2324 | SMF FS2 | HAILSTORK Sonata da Chiesa

Program Notes

American composer Dr. Adolphus Hailstork has written over 250 works in nearly every genre, and his music has been commissioned and performed by orchestras throughout the country. A native of New York, he holds composition degrees from Howard University, the Manhattan School of Music, and Michigan State University. Hailstork cites his early experiences as a chorister in the Episcopal Church as the foundation of his unique voice. As he said in a 2021 interview, “I once read an essay about the two threads—a modernist thread and populist thread—that entered into the 20th century. You can pick one or the other. I’m more on the populist side: tonal, lyrical. I am interested in a continuation rather than a breaking away from.”

Premiered in 1992 under the baton of Hazel Cheilek, the Sonata da Chiesa, or “Church Sonata,” was a commission from the Thomas Jefferson High School for Science and Technology in Alexandria, Virginia. The term “sonata da chiesa,” originating in the Baroque era, refers to an instrumental work suitable for performance in church—essentially, one that did not incorporate dance movements like minuets and gigues. However, Hailstork pushes the definition further, pulling in his fascination with cathedrals—especially the Cathedral of All Saints in Albany, New York, where he grew up—to create a church-inspired orchestral work. Intended to be performed without pause, the Sonata da Chiesa’s seven sections relate in some way to sacred contexts. Words like “Exultate” (Exalt) and “Jubilate” (rejoice)—perhaps even recalling Mozart’s famous motet of the same name—occur alongside selections like “O magnum mysterium” (O, wondrous mystery) from the Christmas Matins service. Hailstork even refers to actual Mass movements, like the “Agnus Dei” (Lamb of God) and “Dona nobis pacem” (Grant us peace).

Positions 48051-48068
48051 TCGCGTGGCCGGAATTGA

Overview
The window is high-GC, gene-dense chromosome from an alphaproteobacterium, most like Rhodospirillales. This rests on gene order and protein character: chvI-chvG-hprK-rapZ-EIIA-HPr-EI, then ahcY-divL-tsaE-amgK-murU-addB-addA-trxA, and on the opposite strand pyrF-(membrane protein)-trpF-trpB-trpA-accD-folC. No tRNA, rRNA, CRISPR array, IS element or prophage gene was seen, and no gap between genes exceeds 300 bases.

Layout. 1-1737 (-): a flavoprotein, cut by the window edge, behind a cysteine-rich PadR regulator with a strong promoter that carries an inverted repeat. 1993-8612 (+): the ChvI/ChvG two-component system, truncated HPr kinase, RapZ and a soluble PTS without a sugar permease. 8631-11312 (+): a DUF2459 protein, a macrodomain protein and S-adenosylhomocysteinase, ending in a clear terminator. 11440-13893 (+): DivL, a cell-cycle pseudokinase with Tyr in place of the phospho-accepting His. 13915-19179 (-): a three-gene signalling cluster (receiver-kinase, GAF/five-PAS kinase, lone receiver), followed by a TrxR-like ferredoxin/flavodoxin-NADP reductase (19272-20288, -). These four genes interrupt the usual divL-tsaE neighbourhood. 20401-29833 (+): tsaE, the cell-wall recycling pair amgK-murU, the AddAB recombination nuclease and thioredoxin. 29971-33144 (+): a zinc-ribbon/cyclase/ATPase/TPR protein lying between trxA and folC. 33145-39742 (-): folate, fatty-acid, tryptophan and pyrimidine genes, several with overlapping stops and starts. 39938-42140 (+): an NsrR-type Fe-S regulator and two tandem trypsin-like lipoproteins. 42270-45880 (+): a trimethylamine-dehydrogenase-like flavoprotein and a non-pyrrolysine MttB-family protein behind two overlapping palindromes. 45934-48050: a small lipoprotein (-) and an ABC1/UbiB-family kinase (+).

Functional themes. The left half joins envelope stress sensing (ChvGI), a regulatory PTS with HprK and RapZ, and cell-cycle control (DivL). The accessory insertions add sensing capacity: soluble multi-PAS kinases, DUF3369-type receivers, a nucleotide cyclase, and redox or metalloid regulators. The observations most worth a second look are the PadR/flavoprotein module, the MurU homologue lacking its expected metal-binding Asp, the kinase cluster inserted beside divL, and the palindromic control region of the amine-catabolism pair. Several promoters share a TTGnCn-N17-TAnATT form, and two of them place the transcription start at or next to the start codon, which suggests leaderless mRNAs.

Throughout the Sonata da Chiesa, Hailstork’s music reflects the mood of the Latin titles. “Exultate” is a rhythmic, jubilant chorale, while “O magnum mysterium” is quiet and introspective. “Te adoro” (I adore) features intimate string solos, and “Jubilate” is celebratory. As is so often the case in settings of the Mass, the slow, contemplative “Agnus Dei” serves as the emotional heart of the work. In the “Dona nobis pacem,” solo lines almost sound like plainchant, serving as a bridge to the reprise of the opening “Exultate.”